Sunday, August 24, 2014

Birth Control Pill Side Effects

Ortho Evra transdermal birth control patch was a revolutionary development when it was released in 2002 by Ortho-McNeil, a division of Johnson & Johnson, as an allegedly safe alternative to the traditional birth control bill. It was marketed as an allegedly simpler alternative to easily forgotten birth control pills, with the same benefits and risks.
The patch, as it is commonly called, is a sticky piece of plastic that contains elevated doses of estrogen and progestin in order to inhibit pregnancy that a woman attaches to her upper outer arm, buttocks, thigh, or abdomen on the first day of her menstrual cycle. During the week the patch releases a controlled amount of hormones into the bloodstream, and at the end of the week the patch is removed and replaced with another one. The last week of the month is patchless, allowing a woman to have her period normally.
Unfortunately, scientists and doctors have known for decades that elevated levels of estrogen can have serious and potentially fatal consequences. The original birth control pills from the 1960s contained more estrogen than necessary to prevent pregnancy, but doctors discovered that high levels of estrogen could cause heart attacks, strokes, pulmonary embolisms, and blood clots. By 1973 American doctors could prescribe birth control pills with a significantly reduced amount of estrogen, thereby limiting the potential risks to an acceptable level.
At the dawn of the 21st century doctors and scientists apparently forgot the earlier dangers of elevated levels of estrogen, for the Ortho Evra patch contains almost 60% more estrogen than current birth control pills. Most birth control pills contain 35 micrograms of estrogen, but the patch contains significantly higher amounts of hormones. The reasoning behind the elevated amount of hormones in the patch is because there is more lost through the absorption through the skin rather than directly into the blood through digestion. While some women can handle these levels of estrogen with no problem, many others suffer serious and potentially-fatal side effects.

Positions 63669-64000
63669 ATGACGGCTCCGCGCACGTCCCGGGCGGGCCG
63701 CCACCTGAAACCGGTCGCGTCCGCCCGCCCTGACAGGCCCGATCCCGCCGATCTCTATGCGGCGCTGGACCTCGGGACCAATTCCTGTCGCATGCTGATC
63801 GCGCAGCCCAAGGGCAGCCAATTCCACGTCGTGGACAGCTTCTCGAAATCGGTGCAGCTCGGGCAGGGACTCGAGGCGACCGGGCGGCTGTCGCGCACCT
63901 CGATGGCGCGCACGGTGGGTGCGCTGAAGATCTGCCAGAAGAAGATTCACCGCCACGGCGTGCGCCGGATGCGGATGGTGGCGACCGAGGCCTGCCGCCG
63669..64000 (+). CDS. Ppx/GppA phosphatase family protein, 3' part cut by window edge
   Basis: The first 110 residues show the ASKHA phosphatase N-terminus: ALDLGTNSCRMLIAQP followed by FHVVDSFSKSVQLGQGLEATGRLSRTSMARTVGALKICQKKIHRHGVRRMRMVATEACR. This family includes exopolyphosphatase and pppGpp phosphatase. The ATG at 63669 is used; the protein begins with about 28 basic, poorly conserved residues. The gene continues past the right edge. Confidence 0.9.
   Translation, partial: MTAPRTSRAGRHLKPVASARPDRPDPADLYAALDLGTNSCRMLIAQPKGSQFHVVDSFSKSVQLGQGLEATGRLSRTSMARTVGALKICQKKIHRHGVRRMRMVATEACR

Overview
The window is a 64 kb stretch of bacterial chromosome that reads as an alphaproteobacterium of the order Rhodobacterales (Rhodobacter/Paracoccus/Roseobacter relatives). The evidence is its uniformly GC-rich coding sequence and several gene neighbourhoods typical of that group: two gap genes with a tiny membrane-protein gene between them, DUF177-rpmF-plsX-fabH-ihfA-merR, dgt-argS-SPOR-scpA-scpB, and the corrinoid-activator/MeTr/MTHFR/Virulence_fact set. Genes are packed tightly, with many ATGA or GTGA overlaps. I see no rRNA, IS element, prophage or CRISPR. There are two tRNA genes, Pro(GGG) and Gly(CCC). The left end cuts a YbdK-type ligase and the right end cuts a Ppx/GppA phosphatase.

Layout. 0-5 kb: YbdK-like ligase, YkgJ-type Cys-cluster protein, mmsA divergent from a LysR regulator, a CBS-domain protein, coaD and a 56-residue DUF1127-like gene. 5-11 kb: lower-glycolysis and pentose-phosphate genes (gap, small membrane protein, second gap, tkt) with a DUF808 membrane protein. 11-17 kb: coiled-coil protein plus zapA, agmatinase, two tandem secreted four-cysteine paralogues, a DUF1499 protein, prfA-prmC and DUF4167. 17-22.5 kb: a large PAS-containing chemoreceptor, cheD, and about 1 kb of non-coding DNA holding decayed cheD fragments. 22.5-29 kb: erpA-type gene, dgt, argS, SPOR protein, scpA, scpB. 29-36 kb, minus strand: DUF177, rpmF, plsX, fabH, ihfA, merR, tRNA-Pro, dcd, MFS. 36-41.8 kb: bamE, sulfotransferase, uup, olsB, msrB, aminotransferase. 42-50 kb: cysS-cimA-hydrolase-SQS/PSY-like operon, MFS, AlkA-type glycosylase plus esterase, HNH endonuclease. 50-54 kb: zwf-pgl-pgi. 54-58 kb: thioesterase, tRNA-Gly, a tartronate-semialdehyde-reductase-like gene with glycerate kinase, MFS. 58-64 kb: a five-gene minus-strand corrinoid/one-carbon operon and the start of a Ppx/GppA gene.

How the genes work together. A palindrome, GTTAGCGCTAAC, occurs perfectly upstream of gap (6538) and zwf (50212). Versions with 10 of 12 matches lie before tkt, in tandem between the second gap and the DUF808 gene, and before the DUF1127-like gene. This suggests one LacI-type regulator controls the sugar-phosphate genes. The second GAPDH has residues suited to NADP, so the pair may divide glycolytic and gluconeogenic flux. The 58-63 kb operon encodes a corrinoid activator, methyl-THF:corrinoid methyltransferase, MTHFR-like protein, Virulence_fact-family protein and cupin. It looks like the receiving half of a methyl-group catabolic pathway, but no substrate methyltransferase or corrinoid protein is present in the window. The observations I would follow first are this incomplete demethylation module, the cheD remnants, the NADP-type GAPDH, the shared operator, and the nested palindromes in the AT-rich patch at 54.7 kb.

Studies began to show that the patch was three times as likely to cause fatalities as traditional oral contraceptives. The Food and Drug Administration estimates that they receive between 1% and 10% of all reports of death or adverse reaction, so the actual death rates may be much higher.
The main issue at hand is that Ortho-McNeil marketed the patch as just as safe as conventional birth control pills. By September 2006 the Food and Drug Administration required the label on the Ortho Evra package to indicate the potential risks of using the patch in response to several deaths of otherwise healthy young women due to cardiovascular problems. In 2004 12 women died due to the side effects of the patch, and dozens of other women suffered strokes, heart attacks, blood clots, and pulmonary embolisms. Currently there are approximately 400 lawsuits pending against Ortho-McNeil.

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